Greater vaccine access and pesky coronavirus variants are taking the wind out of Eli Lilly’s COVID-19 antibodies.
That was clear in the company second-quarter results, which reflected an expeditious drop in Lilly’s antibody sales over the past three months.
Lilly’s COVID-19 antibodies raked in $148.9 million during the quarter, an 82% drop from the $810.1 million the drugs generated during the first quarter this year. That includes sales of bamlanivimab, plus Lilly’s combo treatment that pairs that drug with etesevimab.
Neither of Lilly’s treatments, however, are being deployed in the U.S. amid the rapid rise of variants. In early April, the FDA revoked its authorization for bamlanivimab alone after the mutations proved resistant to the solo treatment.
Luckily for Lilly, the drugmaker had the combo treatment at the ready after scoring an FDA emergency nod in February. But as fate would have it, the U.S. ended its distribution of the cocktail in late June when studies showed that the treatment didn’t thwart the Gamma and Beta variants, first found in Brazil and South Africa, respectively.
The Indianapolis-based company is dampening its sales expectations for the treatments once again, providing a new forecast of $1 billion to $1.1 billion this year. Since the drugs have already generated around $950 million this year, the new estimate indicates that Lilly doesn't expect much more from the drugs this year.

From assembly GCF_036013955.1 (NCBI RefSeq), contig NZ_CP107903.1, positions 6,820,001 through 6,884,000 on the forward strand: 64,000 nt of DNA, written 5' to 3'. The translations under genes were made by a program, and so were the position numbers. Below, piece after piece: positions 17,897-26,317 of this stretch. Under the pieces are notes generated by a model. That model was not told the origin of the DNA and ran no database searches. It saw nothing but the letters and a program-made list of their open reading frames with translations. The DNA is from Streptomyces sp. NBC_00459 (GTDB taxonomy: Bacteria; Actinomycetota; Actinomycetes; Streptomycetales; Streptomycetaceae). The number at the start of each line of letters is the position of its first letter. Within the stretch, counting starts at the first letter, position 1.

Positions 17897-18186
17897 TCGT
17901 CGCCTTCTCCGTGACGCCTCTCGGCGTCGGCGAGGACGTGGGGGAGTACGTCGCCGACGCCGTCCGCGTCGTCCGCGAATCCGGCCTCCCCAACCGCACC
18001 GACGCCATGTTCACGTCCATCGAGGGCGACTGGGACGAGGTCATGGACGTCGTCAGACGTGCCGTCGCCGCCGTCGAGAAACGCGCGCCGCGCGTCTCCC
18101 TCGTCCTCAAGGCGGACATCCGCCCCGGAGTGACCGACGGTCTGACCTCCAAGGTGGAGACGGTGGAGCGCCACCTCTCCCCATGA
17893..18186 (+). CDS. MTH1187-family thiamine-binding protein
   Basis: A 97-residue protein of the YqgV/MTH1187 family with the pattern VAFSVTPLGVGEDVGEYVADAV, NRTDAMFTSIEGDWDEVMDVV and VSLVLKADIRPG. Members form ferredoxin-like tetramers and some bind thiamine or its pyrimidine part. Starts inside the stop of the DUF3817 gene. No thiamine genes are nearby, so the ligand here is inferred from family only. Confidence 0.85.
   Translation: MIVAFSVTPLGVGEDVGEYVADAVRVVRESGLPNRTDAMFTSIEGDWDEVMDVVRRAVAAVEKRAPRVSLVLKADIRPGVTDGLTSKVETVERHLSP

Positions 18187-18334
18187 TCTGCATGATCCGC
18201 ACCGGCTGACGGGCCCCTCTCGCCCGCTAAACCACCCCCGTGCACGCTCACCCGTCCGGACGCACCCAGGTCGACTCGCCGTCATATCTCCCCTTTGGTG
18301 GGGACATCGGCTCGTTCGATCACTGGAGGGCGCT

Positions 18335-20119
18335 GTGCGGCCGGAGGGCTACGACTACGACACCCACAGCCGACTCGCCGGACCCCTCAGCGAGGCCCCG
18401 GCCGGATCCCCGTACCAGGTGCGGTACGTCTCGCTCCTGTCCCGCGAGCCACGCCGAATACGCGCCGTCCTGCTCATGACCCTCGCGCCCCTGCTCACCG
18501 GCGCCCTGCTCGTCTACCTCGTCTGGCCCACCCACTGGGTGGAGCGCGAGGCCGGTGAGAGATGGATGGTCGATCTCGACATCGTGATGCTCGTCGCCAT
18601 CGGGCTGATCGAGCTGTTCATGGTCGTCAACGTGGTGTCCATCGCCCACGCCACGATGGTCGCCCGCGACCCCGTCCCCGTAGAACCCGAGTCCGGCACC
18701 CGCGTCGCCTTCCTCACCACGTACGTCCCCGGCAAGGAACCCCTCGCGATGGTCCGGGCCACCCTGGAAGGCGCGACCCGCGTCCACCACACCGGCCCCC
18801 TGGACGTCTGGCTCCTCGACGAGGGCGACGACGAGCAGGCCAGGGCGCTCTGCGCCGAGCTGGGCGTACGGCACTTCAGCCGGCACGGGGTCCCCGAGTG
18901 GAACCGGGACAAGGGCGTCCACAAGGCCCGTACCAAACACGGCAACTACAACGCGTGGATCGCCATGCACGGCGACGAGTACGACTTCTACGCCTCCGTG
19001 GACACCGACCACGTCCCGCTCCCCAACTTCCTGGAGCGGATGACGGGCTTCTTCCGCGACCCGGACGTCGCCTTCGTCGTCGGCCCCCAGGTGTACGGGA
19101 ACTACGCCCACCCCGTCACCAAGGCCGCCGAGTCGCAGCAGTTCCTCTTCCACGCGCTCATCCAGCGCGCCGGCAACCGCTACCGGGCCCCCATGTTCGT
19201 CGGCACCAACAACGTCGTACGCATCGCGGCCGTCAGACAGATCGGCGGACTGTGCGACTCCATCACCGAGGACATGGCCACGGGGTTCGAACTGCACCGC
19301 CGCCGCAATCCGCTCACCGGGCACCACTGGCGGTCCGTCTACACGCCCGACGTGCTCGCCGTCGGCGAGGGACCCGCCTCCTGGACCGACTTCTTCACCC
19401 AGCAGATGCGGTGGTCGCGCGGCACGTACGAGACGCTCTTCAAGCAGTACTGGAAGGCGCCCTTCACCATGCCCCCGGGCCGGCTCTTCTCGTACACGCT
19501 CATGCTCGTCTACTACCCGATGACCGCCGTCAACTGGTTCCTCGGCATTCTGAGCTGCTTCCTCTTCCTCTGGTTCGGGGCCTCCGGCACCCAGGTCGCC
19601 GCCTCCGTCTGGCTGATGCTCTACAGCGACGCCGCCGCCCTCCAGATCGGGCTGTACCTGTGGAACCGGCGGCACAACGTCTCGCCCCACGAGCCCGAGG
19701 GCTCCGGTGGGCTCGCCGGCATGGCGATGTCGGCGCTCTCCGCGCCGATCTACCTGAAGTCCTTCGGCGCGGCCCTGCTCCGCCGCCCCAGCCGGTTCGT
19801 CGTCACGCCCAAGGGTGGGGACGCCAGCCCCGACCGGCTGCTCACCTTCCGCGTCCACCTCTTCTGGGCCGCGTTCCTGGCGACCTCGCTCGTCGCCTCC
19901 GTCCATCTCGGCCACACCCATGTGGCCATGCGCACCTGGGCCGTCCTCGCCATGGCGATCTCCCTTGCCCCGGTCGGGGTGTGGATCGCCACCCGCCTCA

Meanwhile, Lilly has another COVID-19 option up its sleeve for hospitalized patients.
Just before its earnings drop on Tuesday, Lilly and its partner Incyte said the pair’s arthritis drug, baricitinib, reduced the risk of death for COVID patients needing mechanical ventilation, citing new, non-peer reviewed data from a late-stage study.
In a subgroup of 101 adult patients on a ventilator, those who received baricitinib and standard of care were 46% less likely to die after four weeks compared with patients who received placebo plus standard of care. The company said it plans to share the new data with global regulatory authorities.
The FDA last week expanded its emergency nod for baricitinib in hospitalized COVID-19 patients, allowing the treatment to be administered on its own. The drug was previously authorized alongside Gilead Science’s remdesivir in patients requiring supplemental oxygen.
In the second quarter, Lilly reported $208.4 million in sales for Olumiant, baricitinib’s brand name for rheumatoid arthritis. That was a 44% increase compared with the same period last year, when sales rang in at $145 million.